A campaign group trying to preserve oil tax cuts approved last year got a boost Friday when Sen. Lisa Murkowski, North Slope unions and contractors all urged a "no" vote on Ballot Measure 1, an effort to repeal Senate Bill 21.
The issue of Alaska oil tax policy will be before voters Aug. 19 when the referendum seeking to veto the new law is on the primary ballot.
The 2013 change replaced a Palin-era tax law -- passed in the wake of corruption scandals -- in which the tax rate increased as oil price went up, and dropped when oil prices went down.
The new measure pushed by Gov. Sean Parnell eliminates that central feature. It aims to increase industry investment and curb a decline in North Slope production, and oil companies say it is working.
The union opposition came up Friday in the U.S. Senate race. Republican candidate Dan Sullivan, Alaska's former natural resources commissioner and one of the architects of SB 21, said he applauded the unions and contractors and questioned why incumbent Sen. Mark Begich won't take a stand.
"It seems Senator Begich supports passage of Ballot Measure 1, but he won't come clean with Alaskans," Sullivan said in a written statement. "Mark Begich should be honest about his support for Ballot Measure 1 and his misguided vision for Alaska's future."
Begich has said the matter is up to voters.
Asked in March whether the state was better with SB 21 in place, Begich told reporters: "I'm not going down that path with you. I think it's a great debate that's occurred."
Whatever happens the state needs "certainty in a tax structure," he said.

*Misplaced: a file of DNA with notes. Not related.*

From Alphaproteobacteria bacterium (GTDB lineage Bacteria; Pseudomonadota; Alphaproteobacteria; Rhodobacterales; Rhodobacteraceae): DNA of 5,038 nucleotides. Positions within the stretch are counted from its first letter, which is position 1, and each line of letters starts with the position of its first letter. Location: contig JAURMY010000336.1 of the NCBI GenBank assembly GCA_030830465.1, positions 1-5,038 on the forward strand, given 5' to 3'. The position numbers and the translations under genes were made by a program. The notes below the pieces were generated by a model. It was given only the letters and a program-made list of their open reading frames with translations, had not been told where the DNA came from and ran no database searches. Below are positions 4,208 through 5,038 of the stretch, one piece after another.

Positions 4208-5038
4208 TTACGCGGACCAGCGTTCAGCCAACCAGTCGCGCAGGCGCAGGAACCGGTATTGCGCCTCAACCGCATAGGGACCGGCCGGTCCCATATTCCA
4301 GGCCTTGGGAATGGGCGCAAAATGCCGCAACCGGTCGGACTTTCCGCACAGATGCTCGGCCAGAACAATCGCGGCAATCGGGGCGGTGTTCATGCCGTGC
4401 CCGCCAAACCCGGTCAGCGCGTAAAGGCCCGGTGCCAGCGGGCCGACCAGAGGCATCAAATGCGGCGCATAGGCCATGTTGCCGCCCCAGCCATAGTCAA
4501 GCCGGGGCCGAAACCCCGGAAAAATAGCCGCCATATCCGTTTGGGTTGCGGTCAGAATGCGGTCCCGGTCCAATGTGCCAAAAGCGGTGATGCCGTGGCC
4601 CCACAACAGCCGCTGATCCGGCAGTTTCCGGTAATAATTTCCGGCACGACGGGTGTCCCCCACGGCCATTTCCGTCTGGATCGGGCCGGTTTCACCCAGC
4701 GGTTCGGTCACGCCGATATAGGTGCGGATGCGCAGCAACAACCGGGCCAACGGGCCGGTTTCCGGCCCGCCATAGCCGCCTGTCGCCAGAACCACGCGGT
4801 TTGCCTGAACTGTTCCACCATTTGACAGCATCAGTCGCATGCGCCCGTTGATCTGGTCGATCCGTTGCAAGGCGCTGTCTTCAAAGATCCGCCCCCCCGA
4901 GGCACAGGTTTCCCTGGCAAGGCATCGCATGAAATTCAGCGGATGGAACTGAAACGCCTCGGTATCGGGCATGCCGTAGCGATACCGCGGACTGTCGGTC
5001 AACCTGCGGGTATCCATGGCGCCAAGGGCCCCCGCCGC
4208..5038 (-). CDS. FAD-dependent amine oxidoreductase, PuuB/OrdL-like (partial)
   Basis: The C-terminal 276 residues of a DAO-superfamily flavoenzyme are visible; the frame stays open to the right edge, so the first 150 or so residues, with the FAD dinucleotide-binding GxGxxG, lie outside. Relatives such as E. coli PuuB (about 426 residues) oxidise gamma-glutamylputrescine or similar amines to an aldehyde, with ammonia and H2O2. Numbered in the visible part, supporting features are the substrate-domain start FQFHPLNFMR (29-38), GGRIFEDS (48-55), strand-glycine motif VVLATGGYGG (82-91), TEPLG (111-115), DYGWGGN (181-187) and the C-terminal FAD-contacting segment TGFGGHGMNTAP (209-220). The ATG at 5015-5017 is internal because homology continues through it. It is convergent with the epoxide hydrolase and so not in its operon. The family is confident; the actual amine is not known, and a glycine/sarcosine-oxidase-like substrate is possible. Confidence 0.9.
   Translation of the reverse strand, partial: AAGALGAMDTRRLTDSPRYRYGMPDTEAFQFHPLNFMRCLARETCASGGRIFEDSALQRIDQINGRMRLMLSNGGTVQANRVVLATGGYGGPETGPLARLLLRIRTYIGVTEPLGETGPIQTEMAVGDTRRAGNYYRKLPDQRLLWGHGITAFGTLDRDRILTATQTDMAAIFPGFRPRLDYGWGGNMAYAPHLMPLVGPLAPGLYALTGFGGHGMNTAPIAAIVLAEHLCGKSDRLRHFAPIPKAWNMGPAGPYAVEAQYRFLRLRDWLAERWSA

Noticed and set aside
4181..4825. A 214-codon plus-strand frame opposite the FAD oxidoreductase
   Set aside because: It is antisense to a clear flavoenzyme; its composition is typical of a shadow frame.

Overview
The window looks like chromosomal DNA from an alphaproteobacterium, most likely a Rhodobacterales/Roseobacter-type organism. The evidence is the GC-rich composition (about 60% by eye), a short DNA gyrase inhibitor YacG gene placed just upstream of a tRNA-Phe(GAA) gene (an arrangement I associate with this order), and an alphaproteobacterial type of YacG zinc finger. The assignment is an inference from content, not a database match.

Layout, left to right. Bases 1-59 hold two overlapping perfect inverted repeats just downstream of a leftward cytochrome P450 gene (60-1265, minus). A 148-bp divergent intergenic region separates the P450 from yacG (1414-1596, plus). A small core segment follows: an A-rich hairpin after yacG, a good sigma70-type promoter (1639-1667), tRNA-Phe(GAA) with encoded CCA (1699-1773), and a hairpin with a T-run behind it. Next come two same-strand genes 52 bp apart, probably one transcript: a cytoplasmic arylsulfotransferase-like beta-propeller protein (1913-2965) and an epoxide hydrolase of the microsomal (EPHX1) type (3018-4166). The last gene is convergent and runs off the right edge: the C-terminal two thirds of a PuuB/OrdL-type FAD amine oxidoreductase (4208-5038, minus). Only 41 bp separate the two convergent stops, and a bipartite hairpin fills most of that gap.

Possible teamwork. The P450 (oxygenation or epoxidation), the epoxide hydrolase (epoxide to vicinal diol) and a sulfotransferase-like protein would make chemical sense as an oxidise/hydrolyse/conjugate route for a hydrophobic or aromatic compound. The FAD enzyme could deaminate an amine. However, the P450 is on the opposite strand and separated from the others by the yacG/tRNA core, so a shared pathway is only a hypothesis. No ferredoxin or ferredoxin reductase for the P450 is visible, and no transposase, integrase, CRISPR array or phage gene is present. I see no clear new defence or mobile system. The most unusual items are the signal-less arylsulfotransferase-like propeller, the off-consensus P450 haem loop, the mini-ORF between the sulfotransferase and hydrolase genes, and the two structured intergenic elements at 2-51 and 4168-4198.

He still hasn't taken a position, spokesman Max Croes said in an email Friday.
Murkowski and seven industry representatives announced their opposition to the ballot measure at an event held at the office of the International Union of Operating Engineers Local 302.
Besides the senator, others who gathered for the "no" effort included Warren Christian, president of the North Slope Contractors Association and head of Doyon Associated LLC, the Doyon Ltd. construction arm.
Leaders of these unions and contractors also spoke out: Fairbanks Laborers Local 942, International Union of Operating Engineers, Teamsters Local 959, United Association Local Union 375 in Fairbanks, Price Gregory International Inc. and ASRC Energy Services-Houston Contracting Company Inc.
"We have strong support from the business community across the state, with hundreds of small businesses, dozens of chambers of commerce, and business organizations getting behind our campaign," Willis Lyford, campaign director for the oil industry-funded "Vote No on 1" ballot group, said Friday in a written statement. "But support from organized labor provides a critical, bipartisan grassroots component to our effort."
Vic Fischer, chairman of the "Vote Yes -- Repeal the Giveway" group that circulated petitions for the ballot measure, said "we're not surprised."
"We've got the support of 50,000 Alaskans who signed the petition, and they are supported by large corporations who are afraid of losing the sweet deal they got from the administration," he said in an email Friday evening.
The boost comes during heated debate over the a new study comparing SB 21 to former Gov. Sarah Palin's tax regime, known as Alaska's Clear and Equitable Share.
Scott Goldsmith, a prominent economist and former director of UAA's Institute of Social and Economic Research, found that the new tax system is costing the state less than $90 million this year and that if oil prices are low, and production costs are high, it could bring in more money than the old system.
But others, including Mark Myers, former director of the state oil and gas division and the U.S. Geological Survey, have challenged Goldsmith's methods and conclusions.
Sen. Bert Stedman, R-Sitka, says at high oil prices, the new tax system will cost the state dearly.
"Senate Bill 21 is structured as if the State of Alaska is having a going out of business sale on oil," he wrote in an opinion piece submitted to news outlets this week.
Reach Lisa Demer at firstname.lastname@example.org or 257-4390.
By LISA DEMER